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Working in the British Virgin Islands

There are a number of ways to find professional work in British Virgin Islands after all roughly half of the workers in the country are expatriates. While most of these workers originate from the UK, Canada, South Africa and U.S.A many other nationalities are also represented. 

The financial, trust and law sector offer a wide range of job opportunities. A large number of the people get their jobs through contacts or by online applications. Many of the law and financial sector employees are hired from the respective company’s other offshore branches, but people with experience in different countries stand a good chance of landing a job also. Another job option in the British Virgin Islands has to do with boating crews. A lot of the boat crews get hired when they are making deliveries and while they might not aggressively be looking for a job, they meet prospective employers in the circuit. For boating crew jobs one has to be present on location to stand an honest chance, word of mount too plays a vital role in finding jobs in this industry. The departing crew frequently makes recommendations to their owners. The Virgin Island government hires qualified individuals for positions in the Public Service sector. Majority of these jobs are filled by British Virgin Island citizens, foreign nationals with technical and specialist skills are also hired on fixed-term contracts, if no locals meet the criteria.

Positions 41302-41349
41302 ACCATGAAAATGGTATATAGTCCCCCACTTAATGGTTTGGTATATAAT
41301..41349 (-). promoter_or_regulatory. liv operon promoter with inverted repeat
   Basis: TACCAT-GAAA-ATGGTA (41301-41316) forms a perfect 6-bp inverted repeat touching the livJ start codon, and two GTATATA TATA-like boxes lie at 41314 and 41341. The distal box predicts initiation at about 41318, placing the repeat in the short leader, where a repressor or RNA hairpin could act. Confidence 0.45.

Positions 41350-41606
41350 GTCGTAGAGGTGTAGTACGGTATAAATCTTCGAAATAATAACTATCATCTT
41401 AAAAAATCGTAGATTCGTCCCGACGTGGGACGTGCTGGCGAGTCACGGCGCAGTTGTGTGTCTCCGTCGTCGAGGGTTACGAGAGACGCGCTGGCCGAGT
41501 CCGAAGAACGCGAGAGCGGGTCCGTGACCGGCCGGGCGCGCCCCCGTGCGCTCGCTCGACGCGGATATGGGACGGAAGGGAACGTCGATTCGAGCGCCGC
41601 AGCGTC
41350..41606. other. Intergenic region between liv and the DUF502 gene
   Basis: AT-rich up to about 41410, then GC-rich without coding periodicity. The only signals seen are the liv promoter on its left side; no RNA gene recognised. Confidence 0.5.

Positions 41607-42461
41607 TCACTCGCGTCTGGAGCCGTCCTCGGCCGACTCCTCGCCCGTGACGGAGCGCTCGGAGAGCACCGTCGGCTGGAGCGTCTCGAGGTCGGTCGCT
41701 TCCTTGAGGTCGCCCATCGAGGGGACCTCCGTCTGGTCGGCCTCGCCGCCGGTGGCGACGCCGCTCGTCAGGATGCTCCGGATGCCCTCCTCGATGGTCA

It should be noted that looking for work while on tourist or other visa is illegal. Also seeking part-time work only can lead to ineligibility for a work permit. The prospective employer is responsible for applying for work permit on your behalf and only after proving by advertising for two successive weeks, that a qualified Virgin Islander was not available. The employer also has to pay the fee for the work permit.

 

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The International Wanderer aims to provide you with up to date and accurate information. However, content is submitted by writers/wanderers from all over the globe. Sometimes we will get it wrong. Furthermore, working holiday and other visa opportunities and requirements (or numbers allocated) may change. New working holiday agreements are constantly being negotiated between countries. We suggest that you contact the nearest consulate or embassy of the country you wish to visit to ensure you have the most recent and accurate information. For further information about this website see our Terms & Conditions.